The problem is if you don’t want that kind of help from Google, it’s damn hard to get out of it. The privacy policy may be shared, but there are a number of different avenues you have to take to opt out of them.

And in some cases you can’t. I own an Android phone – the OS created by Google. In order for it to function, I have to use a Google login. Once I do, Google records my name, address, phone number, and the serial number for my device – and adds it to my Google account record. I cannot tell Google to leave that information out, I cannot delete it once it has been added. I am locked into their idea of “convenience,” which does more for them to learn about me than it does to make their products function better.

Also, like in the metaphorical hotel, Google says their data collection is anonymous, that no one could determine who you are based on what they get. However, Google can easily give law enforcement officials your search records at the drop of a court order.

Now, I actually have no problem with law enforcement officials getting this kind of information with a valid court order. What I cannot understand is how something supposedly “anonymous” can tell the police anything about an individual user. If this data really didn’t point directly at me, police wouldn’t have any use for it. That the police keep subpoenaing this information shows Google can tell whose records are whose, and is telling its users a bald-faced lie.

The one way I’ve found around giving Google too much of what I think is too much, I use separate logins for all of their properties. I have one Google login for work, another for socializing on Google Plus, another for YouTube, and yet another for my phone. The idea is they cannot share between accounts because they don’t know each of these profiles is me. I can’t be sure this works, though. For all I know, they collate all this data into one profile for me, with the notation that I’m a smart ass. If they did, I certainly wouldn’t expect they’d tell me.

It also means, oddly, that I cannot use my G+ account on my phone for fear of Google. If they’re tapping my phone conversations, (which they are capable of doing,) it doesn’t matter to me because all they have to connect these to are the fake name I gave them when I created the phone’s Google account. If they tied it into my original Google login, the one I created back when they were still dedicated to not being evil, they would know EVERYTHING about me. And I’d have no way of stopping them.

I’ll leave you with this story, which is apocryphal but I hope true, because it’s brilliant: When Google Maps debuted Street View, a number of people complained because their homes, their cars parked outside, and the license plate numbers on those cars were all visible. These people said their privacy had been invaded. In response, Google’s resident cold, vicious demon – heretofore known as Eric Schmidt – again said that there is no more privacy; You know, that old chestnut.

In response to this, some enterprising bloggers got on Google Maps, and hunted down the view of Eric Schmidt’s house. Then they blogged about it, including the Street View picture, to give him a taste of his own medicine.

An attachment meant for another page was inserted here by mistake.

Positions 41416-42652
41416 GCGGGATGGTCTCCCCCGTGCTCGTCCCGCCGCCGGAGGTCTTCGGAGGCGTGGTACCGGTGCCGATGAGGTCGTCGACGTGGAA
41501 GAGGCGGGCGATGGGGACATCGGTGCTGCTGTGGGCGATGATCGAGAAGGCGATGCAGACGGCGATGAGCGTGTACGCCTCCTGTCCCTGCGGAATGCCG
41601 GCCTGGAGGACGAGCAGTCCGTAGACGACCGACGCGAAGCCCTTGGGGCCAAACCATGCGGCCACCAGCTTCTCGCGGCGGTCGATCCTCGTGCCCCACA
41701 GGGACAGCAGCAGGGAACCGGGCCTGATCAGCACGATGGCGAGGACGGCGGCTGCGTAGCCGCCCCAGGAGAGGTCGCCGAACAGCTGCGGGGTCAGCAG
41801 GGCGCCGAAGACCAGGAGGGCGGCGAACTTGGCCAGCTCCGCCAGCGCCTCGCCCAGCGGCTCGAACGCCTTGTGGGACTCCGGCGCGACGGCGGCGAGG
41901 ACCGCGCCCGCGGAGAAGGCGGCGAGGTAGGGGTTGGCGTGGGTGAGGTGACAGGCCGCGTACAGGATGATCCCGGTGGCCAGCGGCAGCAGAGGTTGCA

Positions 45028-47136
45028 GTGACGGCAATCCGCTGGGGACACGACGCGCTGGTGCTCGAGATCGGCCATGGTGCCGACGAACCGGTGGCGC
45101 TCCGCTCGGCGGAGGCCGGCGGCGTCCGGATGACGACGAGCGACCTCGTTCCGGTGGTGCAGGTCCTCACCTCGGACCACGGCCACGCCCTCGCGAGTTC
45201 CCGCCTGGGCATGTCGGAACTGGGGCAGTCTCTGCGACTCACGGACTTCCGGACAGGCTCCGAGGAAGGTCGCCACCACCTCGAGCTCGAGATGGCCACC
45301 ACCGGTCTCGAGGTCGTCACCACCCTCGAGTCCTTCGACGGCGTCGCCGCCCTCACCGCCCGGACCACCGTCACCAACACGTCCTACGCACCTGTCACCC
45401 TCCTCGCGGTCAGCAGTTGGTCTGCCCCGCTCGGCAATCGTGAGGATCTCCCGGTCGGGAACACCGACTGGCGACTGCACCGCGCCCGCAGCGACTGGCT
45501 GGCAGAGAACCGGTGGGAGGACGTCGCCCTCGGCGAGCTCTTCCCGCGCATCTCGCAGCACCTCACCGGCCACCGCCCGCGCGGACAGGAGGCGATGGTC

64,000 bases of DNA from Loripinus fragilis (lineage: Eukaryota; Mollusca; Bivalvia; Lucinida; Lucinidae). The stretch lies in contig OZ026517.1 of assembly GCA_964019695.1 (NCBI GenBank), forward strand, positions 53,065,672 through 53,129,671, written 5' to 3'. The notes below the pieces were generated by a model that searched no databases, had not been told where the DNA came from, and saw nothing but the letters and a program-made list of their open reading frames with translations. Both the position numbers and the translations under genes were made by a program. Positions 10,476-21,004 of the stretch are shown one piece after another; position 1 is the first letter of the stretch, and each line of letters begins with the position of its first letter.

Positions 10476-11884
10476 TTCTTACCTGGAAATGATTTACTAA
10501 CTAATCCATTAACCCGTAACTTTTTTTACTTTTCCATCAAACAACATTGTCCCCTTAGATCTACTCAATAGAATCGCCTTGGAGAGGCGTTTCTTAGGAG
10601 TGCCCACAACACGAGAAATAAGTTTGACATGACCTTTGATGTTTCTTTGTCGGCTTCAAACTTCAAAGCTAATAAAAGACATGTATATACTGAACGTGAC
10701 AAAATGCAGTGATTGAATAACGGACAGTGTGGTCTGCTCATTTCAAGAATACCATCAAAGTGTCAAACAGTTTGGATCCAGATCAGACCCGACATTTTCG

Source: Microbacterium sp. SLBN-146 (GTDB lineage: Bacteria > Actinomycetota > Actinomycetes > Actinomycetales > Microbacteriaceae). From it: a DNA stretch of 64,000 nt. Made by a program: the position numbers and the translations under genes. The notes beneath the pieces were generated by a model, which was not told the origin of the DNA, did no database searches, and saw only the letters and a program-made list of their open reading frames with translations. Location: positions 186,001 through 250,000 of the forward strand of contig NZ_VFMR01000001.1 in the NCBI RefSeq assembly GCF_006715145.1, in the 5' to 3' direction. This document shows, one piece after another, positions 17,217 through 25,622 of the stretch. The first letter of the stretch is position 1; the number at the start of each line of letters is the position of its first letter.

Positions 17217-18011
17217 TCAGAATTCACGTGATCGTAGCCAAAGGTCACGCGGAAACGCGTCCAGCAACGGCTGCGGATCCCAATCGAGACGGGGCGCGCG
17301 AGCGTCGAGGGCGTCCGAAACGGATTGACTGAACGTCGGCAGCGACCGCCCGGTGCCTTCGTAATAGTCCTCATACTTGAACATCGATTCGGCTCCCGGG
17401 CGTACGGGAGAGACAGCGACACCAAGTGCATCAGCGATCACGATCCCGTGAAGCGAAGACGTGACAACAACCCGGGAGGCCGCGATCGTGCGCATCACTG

Shortly thereafter, Google started to blur the license plate numbers on vehicles it captured.

Whether this is true or not, it does illustrate that privacy isn’t just a concern for criminals or philanderers or people who do things they “maybe shouldn’t be doing in the first place.”

Google vs. Facebook? No. Google vs. Bing

We love the horse race in America. Whenever there are two choices that even appear to be in competition, we choose sides. Such is the case this week, now that Google has unleashed what everyone (except Google) is calling a Facebook killer, Google+.

In this case, picking a favorite to “win” isn’t really the point.

There isn’t any point (read as: money) in Google killing Facebook. Google makes their money from their search network. Facebook makes their money from… well, no one’s quite sure of that yet… maybe venture capital sources that don’t ask too many questions?

Anyway, the most likely point of Google+ is to keep people on Google, performing their searches on Google, which include their paid search ads, which makes Google money. If people continue to search with Google, they aren’t doing it somewhere else.

So Google+ isn’t about beating Facebook, but beating the Bing/Yahoo junta.

Google has been the absolute leader in search for years because they developed a better search algorithm than what already existed. This meant better search results, and a better product.

The methodology they created is now used by sites like Bing and Yahoo, and to many the variations in results between the three aren’t important. If that were to continue, Google might not be able to prove that they are better than their search rivals.

Enter Google+, something that will keep people close to their search product. They could actually trump Facebook with this. Personally,  I doubt it’s really their goal.

Can Facebook and Google+ both be popular at the same time? As long as Google+ members find their way to ads via their Adwords program, I don’t see how Google could possibly care.